Punkt mobile phone offers the chance for a digital detox
Maybe, just maybe, the ultimate luxury for the time-starved, constantly connected, always-on-the-go individual is a little bit of peace and quiet.
Proponents of the so-called digital detox would certainly say so. “There are many reasons why switching off is important, some more obvious than others,” says Petter Neby, founder of Punkt, the Swiss company behind the MP01 mobile phone. “Focus is definitely one of the most important. It’s proven that people perform better and enjoy experiences more if they are able to devote full attention to them. The interruptions that come with constant connectivity cause distraction, which causes cognitive fatigue.
“Boredom is another less obvious reason why it is important to switch off. Contrary to common belief, boredom gives you time to reflect and invest in creative thought. Social media is often a tempting alternative to daydreaming, but boredom is more likely to motivate you to seek meaning and purpose.”
Which is why Punkt’s MP01 makes calls and sends texts – and that’s it. Inspired by his stepdaughter, who was suffering from insomnia caused by over-connectivity, Neby decided to create the anti-smartphone. He enlisted the help of renowned British industrial designer Jasper Morrison, and launched the first iteration of the MP01 in 2011.
Did people think he was crazy? “It was an interesting mix. Some people thought it was a crazy idea that didn’t stand a chance; others embraced the idea straight away and welcomed the MP01 as a good-looking and stylish alternative to the older, basic mobile phones available on the market.”
In the UAE, the MP01 retails at Sound+Design in Abu Dhabi’s Nation Towers, and Dubai Audio Centre on Sheikh Zayed Road. During the London Design Festival this summer, the brand announced that the phone would be available in two new colour options: white and brown.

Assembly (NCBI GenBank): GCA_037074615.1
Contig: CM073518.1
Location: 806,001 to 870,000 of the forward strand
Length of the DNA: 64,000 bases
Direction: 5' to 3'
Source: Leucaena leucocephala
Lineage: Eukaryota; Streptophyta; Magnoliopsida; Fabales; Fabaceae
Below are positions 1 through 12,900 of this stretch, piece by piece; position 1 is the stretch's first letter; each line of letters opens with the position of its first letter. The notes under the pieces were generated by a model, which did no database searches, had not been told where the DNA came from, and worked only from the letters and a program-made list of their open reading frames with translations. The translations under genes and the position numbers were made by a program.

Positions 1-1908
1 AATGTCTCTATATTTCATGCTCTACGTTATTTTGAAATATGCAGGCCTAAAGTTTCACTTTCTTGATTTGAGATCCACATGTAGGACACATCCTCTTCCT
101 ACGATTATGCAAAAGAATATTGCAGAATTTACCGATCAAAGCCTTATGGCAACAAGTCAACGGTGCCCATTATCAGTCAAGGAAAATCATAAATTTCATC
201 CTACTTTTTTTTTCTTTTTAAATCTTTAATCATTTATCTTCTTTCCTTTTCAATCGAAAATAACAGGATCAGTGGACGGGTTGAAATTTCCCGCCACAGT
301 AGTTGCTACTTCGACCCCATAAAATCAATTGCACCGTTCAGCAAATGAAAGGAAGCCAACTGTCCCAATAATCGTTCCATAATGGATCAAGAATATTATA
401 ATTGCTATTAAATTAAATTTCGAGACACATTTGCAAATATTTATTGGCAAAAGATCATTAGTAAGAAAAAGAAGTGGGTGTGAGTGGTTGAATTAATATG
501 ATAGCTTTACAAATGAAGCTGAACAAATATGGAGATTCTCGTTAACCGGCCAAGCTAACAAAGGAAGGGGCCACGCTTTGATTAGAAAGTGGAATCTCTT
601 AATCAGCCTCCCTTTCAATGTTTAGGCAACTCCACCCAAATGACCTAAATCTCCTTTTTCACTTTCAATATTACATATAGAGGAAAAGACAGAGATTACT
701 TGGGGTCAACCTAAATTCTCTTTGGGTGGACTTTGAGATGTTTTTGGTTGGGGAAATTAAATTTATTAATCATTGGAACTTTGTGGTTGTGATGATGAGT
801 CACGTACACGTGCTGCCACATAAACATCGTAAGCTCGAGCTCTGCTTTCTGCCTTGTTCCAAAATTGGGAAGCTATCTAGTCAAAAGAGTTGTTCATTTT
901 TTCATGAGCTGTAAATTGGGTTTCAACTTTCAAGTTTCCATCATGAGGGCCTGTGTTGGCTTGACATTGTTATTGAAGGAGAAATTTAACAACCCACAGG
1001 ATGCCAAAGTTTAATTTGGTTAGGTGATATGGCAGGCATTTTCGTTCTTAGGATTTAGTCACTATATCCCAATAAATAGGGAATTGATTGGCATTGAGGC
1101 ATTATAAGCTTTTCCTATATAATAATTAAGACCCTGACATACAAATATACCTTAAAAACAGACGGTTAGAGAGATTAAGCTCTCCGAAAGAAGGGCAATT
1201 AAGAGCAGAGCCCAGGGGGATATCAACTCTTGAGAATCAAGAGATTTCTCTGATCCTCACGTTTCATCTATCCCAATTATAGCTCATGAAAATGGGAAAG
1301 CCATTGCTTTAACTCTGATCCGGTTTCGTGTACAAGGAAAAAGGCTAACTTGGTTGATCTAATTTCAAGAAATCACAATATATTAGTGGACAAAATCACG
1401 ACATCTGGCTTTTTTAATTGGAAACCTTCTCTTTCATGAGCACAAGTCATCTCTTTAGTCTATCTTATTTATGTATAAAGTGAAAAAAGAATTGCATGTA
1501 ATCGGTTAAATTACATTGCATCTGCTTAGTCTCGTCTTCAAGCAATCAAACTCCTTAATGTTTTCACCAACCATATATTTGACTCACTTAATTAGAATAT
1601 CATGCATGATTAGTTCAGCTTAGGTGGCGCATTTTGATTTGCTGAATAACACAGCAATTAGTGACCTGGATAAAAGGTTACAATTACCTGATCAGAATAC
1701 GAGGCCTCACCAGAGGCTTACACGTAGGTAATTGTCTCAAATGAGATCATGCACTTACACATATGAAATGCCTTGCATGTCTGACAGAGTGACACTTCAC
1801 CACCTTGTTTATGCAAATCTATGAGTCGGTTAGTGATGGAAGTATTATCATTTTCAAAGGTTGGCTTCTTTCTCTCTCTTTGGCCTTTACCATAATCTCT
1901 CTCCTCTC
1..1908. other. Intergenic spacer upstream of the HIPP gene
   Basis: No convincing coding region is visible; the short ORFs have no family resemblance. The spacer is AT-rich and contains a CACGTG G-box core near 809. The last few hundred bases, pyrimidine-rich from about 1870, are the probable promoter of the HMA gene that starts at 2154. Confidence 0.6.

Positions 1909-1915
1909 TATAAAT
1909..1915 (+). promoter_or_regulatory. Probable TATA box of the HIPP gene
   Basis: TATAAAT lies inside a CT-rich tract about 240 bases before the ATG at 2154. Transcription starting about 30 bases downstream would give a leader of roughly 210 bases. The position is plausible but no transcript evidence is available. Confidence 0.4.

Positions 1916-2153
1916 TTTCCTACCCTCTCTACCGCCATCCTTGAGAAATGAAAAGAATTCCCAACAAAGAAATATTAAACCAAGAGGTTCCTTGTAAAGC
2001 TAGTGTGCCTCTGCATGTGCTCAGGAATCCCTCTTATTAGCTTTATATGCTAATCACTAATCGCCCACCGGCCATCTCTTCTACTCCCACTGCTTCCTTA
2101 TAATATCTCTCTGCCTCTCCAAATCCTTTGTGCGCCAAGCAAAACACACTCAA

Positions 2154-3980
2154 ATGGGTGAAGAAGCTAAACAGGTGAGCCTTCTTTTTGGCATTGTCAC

Which is all good and well – but are people actually subscribing to the idea of the digital detox, in practice, rather than theory? “There is certainly an increase in adults attempting to take some form of digital detox to wean themselves off smartphones and tablets, whether it’s on the weekends, in the evenings or just once in a while for some downtime.
“Being tethered to a device around the clock is now bothering people, especially in their private lives. This does not mean that people do not recognise the convenience of advanced technologies and smartphones, but that they are discovering that being ‘always-on’ also has disadvantages.”
The idea is not to create a replacement for smartphones, but something that will act in conjunction – a second phone that will facilitate some downtime when it’s needed.
This summer, Punkt organised the Digital Detox Challenge, inviting a select group, consisting of journalists and members of the public, to live without their phones for 48 hours. Participants were given an MP01 handset and asked to chronicle their offline experiences (both digitally and via “snail mail”); those who completed the challenge were allowed to keep their phones. “The results were astonishing,” says Neby. “I think we can safely say that people subscribe to the digital detox in practice. It may sound bizarre, but the reports reveal that in an overly connected world, it seems people feel more and more disconnected from each other and their surroundings.”
Read this and more stories in Luxury magazine, out with The National on Thursday, November 3.
Updated: October 30, 2016 04:00 AM